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SAMJ: South African Medical Journal

versão On-line ISSN 2078-5135
versão impressa ISSN 0256-9574

SAMJ, S. Afr. med. j. vol.108 no.7 Cape Town Jul. 2018

http://dx.doi.org/10.7196/samj.2018.v108i7.13359 

CORRESPONDENCE

 

Post-pulmonary tuberculosis complications in South Africa and a potential link with pulmonary hypertension: Premise for clinical and scientific investigations

 

 

To the Editor: The magnitude of the pulmonary tuberculosis (TB) epidemic in South Africa (SA) and globally[1] has received increased attention. Efforts have been made to explore new and improved diagnostic[2] and treatment strategies,[3] but the story does not end with treatment, and TB frequently results in long-term lung damage. This may include chronic airflow obstruction, reduced lung function (forced vital capacity) and destruction of the pulmonary vascular bed in cases of advanced lung disease.[4,5] This destruction of the vascular bed is attributed to parenchymal abnormalities that lead to reduced cross-sectional area of the pulmonary vasculature.[6]

We highlight the fact that long-term consequences of advanced destruction of the pulmonary vasculature may occur in the absence of significant parenchymal damage, and that this is another post-TB complication that remains largely unexplored. Few previous reports[7-9] and our clinical experience suggest that there is an association between post-TB lung disease and pulmonary hypertension (PHT). Although a proportion of patients with current TB do present with PHT,[7,8,10] the strength of this association remains largely undefined.[9,10] In addition, the prevalence of PHT among individuals who have been treated for pulmonary TB but who have minimal fibrotic parenchymal disease is also not known. We have noticed a paucity of literature listing TB as a potential cause of pulmonary vascular disease, or demonstrating an association between TB and PHT. Furthermore, the literature and PHT guideline documents rarely mention TB among the list of causes of group 3 PHT.[11]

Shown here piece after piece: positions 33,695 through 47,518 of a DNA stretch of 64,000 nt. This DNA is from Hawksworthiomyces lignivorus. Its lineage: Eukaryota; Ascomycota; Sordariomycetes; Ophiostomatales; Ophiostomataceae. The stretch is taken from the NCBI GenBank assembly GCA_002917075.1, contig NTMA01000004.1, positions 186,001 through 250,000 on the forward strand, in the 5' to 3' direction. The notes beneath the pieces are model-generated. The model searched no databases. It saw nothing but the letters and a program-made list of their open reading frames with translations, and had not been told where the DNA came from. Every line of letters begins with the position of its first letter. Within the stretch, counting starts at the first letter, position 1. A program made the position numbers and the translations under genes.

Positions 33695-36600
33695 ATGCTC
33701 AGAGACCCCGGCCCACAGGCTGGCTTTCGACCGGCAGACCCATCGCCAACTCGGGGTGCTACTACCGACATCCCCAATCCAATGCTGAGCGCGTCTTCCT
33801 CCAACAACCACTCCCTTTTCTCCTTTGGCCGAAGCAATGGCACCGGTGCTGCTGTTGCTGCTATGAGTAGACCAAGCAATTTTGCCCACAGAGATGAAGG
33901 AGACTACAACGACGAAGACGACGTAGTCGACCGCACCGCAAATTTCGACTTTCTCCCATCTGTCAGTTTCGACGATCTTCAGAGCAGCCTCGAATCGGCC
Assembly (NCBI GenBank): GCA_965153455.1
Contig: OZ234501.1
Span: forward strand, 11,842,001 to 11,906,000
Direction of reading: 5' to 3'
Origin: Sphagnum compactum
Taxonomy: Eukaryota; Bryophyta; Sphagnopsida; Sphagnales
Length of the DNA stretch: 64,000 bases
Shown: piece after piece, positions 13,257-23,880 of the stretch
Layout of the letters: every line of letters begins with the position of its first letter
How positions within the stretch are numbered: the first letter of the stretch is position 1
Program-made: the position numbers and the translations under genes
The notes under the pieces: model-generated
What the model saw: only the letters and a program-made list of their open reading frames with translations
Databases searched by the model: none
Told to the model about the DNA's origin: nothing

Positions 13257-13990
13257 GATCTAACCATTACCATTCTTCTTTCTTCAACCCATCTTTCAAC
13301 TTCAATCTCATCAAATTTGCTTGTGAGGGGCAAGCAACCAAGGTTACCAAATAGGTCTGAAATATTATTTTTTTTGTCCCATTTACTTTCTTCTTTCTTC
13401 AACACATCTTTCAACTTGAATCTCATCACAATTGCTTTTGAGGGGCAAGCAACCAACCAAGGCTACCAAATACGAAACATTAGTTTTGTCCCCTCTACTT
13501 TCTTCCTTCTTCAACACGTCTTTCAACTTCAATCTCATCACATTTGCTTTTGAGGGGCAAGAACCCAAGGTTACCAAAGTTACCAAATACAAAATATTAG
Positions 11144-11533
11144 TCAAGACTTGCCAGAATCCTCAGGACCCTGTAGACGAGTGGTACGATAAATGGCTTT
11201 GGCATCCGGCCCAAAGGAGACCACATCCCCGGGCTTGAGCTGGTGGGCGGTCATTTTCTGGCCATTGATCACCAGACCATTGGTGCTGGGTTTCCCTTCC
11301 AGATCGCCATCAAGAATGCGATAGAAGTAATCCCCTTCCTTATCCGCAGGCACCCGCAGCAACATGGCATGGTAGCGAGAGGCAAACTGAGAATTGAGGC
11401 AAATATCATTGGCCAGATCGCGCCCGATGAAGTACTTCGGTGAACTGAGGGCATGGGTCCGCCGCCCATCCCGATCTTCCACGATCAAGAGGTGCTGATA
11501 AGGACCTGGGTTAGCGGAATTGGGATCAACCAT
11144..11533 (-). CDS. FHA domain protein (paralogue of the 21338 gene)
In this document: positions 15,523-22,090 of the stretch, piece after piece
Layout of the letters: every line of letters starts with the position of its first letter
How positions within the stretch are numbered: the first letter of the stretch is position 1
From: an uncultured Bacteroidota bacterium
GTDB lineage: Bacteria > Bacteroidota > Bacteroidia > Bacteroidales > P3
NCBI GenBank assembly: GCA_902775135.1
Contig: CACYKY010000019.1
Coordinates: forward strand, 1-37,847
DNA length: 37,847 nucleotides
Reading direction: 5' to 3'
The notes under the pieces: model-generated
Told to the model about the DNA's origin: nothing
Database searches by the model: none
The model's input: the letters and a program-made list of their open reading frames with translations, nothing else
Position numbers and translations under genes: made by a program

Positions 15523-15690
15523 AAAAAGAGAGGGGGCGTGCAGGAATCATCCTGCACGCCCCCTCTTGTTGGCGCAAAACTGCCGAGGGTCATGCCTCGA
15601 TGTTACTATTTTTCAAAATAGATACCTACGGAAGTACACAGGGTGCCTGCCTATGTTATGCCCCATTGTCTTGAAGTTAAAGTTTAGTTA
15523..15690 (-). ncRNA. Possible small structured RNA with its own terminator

We therefore propose that a discordance may exist between our clinical reality and the literature on post-TB pulmonary vascular disease and PHT. This discordance is difficult to explain, and may in part be due to a low TB incidence in countries currently researching PHT. It is possible that in their setting they do not frequently observe patients with TB progressing to advanced lung destruction, like we do here in SA. This highlights many important unanswered questions, that include: What is the strength of the association between pulmonary TB and PHT, across the spectrum of parenchymal abnormality in TB patients? Why does the degree of right heart failure correlate so poorly with the degree of radiological changes?[8] Does the degree of right heart failure correlate with the degree of airway obstruction/ restriction regardless of the degree of radiological changes? What is the time of onset of PHT in patients who were successfully treated for TB? Lastly, do other co-factors, such as smoking, drug use or HIV, have a modifying role in the development of PHT?

Considering that in SA there were an estimated 438 000 cases of tuberculosis in 2016 alone,[1] we highlight that further clinical investigation and research into this disease association is important. This research is essential if we are to design treatment strategies for these patients. Without sufficient data, management decisions appear to be largely informed by anecdotes. Moreover, management algorithms are usually extrapolated from those of other group 3 PHT-related diseases (e.g. chronic obstructive pulmonary disease and pulmonary fibrosis),[11] where the mechanism of pathology is likely to be entirely different. In our clinical experience, it is clear that TB does not end with cessation of treatment, and long after the current epidemic is over we may be left with a generation of individuals still suffering long-term consequences, one of which is PHT.